In this blog post, I'm going to discuss two books (and a website) that I've found especially handy in guiding my job search. They each have their pros and cons, and unique styles. Word of advice to fellow grad students: Read these books sooner rather than later - preferably at least six months in advance of when you plan your own search.

The Chicago Guide to Landing a Job in Academic Biology. By C. R. Chandler, L. M. Wolfe, and D. E. L. Promislow.
This book came out earlier this year. I first spotted it at the U of Chicago Press table at the SICB meetings, and knew I had to have it. Although the title says "Biology," it really would be of interest to most any paleontologist aiming for a job in higher education. The authors of this book lay out a nice and tidy sequence of events - both from the perspective of the applicant as well as from the perspective of the hiring department. As I've read through it, I've found myself nodding my head in agreement with most everything they have to say. The writing style is informal, like you're having a conversation over a beer after hours, and the book is filled with anecdotes laying out the do's and don'ts of the job search from people who have been at both sides of the equation. The example CV's and letters are generally quite helpful, although it might be nice to see a few more samples. Also, they bring up many points about interviewing skills, applications, etc., that I never would have thought of and never had thought to ask about. Two gaps in the books coverage might reduce its usefulness for some folks. First, it doesn't really cover academic jobs outside of the university system - i.e., museum curatorships and the like. Also, it probably won't be that helpful for people aiming for positions as collections managers or preparators. I don't know of any source, beyond chatting over a beer at SVP, that really offers this sort of advice. Second, much of it is geared for people in the North American system - I would be curious to learn from my non-North American colleagues how things work! Despite these gaps, if you buy only one book on the job hunt, "Finding a Job in Academic Biology" would be it.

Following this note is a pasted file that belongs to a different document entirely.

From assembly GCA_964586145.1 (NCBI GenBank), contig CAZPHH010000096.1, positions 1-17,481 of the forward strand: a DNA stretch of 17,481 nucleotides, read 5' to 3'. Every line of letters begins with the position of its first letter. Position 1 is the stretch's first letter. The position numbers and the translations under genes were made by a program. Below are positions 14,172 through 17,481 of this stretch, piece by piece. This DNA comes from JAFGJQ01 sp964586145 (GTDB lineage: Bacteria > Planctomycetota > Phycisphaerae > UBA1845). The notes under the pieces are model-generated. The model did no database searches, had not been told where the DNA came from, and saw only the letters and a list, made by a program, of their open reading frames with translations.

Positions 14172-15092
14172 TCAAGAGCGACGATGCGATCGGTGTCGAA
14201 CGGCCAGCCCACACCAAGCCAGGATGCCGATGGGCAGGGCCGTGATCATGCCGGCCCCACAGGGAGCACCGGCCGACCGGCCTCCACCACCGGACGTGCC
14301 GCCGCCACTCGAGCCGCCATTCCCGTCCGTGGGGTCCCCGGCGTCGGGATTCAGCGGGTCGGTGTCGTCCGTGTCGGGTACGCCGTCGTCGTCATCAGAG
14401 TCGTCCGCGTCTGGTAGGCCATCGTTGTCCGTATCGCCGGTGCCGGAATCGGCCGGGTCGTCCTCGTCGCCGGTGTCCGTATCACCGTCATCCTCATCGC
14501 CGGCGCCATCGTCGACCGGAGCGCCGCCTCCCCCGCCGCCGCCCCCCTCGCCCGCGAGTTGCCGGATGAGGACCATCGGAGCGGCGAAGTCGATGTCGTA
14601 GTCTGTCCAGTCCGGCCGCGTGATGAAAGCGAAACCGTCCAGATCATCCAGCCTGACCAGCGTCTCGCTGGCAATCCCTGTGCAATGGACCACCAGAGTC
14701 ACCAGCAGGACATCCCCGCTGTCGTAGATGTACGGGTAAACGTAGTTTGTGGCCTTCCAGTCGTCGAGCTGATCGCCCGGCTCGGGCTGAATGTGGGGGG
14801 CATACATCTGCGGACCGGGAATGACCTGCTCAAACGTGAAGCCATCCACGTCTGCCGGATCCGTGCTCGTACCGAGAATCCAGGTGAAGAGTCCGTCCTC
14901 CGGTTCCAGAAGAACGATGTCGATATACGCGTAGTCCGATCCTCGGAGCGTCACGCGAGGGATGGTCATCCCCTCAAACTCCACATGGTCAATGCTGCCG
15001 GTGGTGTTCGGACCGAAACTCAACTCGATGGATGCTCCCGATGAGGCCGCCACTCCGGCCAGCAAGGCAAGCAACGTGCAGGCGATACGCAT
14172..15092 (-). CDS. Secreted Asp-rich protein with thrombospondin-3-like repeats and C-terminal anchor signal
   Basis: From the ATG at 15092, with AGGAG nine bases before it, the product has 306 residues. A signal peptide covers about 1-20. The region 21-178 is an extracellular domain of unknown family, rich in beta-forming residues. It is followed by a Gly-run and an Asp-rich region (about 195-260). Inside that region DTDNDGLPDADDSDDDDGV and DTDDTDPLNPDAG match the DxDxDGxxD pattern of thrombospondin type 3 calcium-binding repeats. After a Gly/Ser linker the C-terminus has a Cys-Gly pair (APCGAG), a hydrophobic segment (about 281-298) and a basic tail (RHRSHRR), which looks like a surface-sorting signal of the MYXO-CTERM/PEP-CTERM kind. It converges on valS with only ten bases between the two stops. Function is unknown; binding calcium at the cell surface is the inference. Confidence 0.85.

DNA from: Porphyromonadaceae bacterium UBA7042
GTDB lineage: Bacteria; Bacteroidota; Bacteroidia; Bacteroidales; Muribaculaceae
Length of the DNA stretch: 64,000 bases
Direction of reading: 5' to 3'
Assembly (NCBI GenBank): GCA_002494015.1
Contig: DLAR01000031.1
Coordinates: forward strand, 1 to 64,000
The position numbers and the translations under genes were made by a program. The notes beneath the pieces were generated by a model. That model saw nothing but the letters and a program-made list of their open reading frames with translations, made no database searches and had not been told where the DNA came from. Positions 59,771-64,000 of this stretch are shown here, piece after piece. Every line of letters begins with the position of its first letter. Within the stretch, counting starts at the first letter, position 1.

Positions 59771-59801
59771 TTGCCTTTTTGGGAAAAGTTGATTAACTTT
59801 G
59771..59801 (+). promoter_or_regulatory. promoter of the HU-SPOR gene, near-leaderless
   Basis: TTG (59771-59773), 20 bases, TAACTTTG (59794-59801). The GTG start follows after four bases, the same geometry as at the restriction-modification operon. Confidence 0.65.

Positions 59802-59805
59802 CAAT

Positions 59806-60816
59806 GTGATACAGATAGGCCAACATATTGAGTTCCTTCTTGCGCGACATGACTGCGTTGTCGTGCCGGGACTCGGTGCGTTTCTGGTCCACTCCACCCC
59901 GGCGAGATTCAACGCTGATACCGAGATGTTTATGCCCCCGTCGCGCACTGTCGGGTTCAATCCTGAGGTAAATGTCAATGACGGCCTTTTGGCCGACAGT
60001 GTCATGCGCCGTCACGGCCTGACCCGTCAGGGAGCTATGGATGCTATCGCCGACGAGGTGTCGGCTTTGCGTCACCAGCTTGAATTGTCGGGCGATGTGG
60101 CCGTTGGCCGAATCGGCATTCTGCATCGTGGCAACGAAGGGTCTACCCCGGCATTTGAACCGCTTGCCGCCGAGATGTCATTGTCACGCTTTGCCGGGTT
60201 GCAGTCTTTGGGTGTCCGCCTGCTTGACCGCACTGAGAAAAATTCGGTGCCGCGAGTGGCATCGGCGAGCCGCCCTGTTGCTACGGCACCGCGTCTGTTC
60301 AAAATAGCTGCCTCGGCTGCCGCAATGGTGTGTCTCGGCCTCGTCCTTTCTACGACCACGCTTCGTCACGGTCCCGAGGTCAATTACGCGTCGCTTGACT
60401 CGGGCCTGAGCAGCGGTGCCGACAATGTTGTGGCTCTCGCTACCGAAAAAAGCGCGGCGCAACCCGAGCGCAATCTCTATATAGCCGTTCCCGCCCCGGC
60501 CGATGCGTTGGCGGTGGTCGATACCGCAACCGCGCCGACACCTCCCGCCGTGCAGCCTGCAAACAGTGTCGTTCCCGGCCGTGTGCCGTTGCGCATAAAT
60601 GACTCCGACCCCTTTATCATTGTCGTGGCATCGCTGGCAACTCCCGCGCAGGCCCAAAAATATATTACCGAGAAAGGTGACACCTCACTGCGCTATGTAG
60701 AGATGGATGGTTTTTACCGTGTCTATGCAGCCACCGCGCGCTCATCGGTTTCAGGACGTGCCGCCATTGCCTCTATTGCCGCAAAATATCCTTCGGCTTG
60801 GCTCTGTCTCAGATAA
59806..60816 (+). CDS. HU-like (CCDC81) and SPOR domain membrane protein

The Academic Job Search Handbook (3rd Edition). By M. M. Heiberger and J. M. Vick.
This book, now in its third edition, is really intended to address all folks seeking work in academia - whether they're philosophers, paleontologists, or specialists in late 16th century Algerian literature. As such, there are many aspects of the book that aren't all that useful or relevant. The several pages of sample C.V.'s in the humanities and social sciences are usually just flipped through when I'm utilizing this. It has roughly the same content as the Chicago Guide, but offers more detail in certain areas (such as potential questions during an interview). The authors take themselves a little more seriously than the authors of the Chicago Guide, but that's ok too! The Academic Job Search Handbook is a good choice to round out your job hunting book collection.

Chronicle Careers
This website, from Chronicle of Higher Education, has some really nice forums and advice columns, which have been particularly helpful for me. They also have a yearly "CV Doctor," in which people send in their CV's for evaluation and comment. Of course, it covers all fields of academia (and all stages, from grad school to emeritus), but there really are some good things on this site. Ms. Mentor is always good for a chuckle, too.

Thursday, November 29, 2007

PAST in Linux

Talk about good timing. In my last post, I lamented the incompatibility of the latest versions of PAST with Linux. Just this morning, Alejo C. Scarano posted a tidy little work-around on the PAST users mailing list. Many thanks to Alejo for sharing this! Here's what to do: